U.S. women’s teams entered the Olympic Games in Tokyo with high expectations, none more than basketball, which is pursuing its seventh consecutive gold medal. Filled with some of the top names in the WNBA, on paper the team appears unbeatable, but two losses prior to the Games left people wondering.
“For me being a first-timer, I’m just enjoying the whole experience,” said Jewell Loyd. “Opening Ceremony was really unique. It was nice to get outside of the hotel and be with other athletes. I think we’re ready to play games. We’re focused and I think it’s time to go.”
The Opening Ceremony provided a special honor for fifth-time Olympian Sue Bird as she was chosen to be the flag bearer for Team USA along with baseball player Eddy Alvarez. Loyd praised the team’s veterans, in addition to Bird, Diana Taurasi is in her fifth Olympics. Sylvia Fowles is in her fourth Olympics, looking to equal Lisa Leslie’s record. It’s the third Olympics for Queens native Tina Charles.
“The biggest thing for us is to continue to communicate,” said Loyd. “It’s different when you’re coming from all different WNBA teams. People have different terminology and things like that. Getting on the same page with each other is the biggest thing…and really getting to know one another.”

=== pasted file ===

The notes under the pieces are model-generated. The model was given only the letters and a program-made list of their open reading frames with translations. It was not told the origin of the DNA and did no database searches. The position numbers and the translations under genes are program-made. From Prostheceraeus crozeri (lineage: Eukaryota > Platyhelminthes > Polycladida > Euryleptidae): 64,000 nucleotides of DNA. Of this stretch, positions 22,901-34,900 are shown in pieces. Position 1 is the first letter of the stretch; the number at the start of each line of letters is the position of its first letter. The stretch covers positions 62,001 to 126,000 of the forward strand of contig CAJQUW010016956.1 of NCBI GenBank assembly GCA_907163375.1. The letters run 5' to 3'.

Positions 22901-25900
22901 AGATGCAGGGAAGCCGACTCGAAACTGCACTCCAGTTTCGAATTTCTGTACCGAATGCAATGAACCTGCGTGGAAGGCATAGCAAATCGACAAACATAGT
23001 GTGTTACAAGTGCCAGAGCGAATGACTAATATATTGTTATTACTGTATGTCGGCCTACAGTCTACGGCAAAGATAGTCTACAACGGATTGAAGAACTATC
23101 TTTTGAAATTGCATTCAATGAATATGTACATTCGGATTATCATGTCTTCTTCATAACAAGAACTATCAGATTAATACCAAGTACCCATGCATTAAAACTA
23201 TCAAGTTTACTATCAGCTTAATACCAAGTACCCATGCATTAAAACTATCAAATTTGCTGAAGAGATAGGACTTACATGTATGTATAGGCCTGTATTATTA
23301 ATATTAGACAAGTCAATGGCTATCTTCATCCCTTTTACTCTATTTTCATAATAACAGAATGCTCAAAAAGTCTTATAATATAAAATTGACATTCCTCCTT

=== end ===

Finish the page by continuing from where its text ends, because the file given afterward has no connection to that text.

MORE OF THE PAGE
The team opened with a win over Nigeria, which was highly competitive despite FIBA and Court of Arbitration for Sport keeping WNBA standouts Nneka Ogwumike, Chiney Ogwumike and Elizabeth Williams, all of whom hold dual U.S. and Nigerian citizenship, from joining the team. Nneka Ogwumike and Williams were denied because they had a long involvement with USA Basketball.
Play is almost done in the inaugural outing for 3×3 basketball, in which four other WNBA stars are looking to start their own tradition. After amassing a 6–0 record in preliminary play, the U.S. team secured the number one seed in the medal round. The team is coached by Kara Lawson, head coach at Duke University and 2008 Olympic gold medalist. The most unusual twist in 3×3 is that coaches cannot coach during the game.
“We are just taking it one game at a time,” said Jackie Young, the number one pick in the 2019 WNBA Draft and final addition to this team. “I am not looking too far ahead. It is just playing our game and not letting anything rattle us.”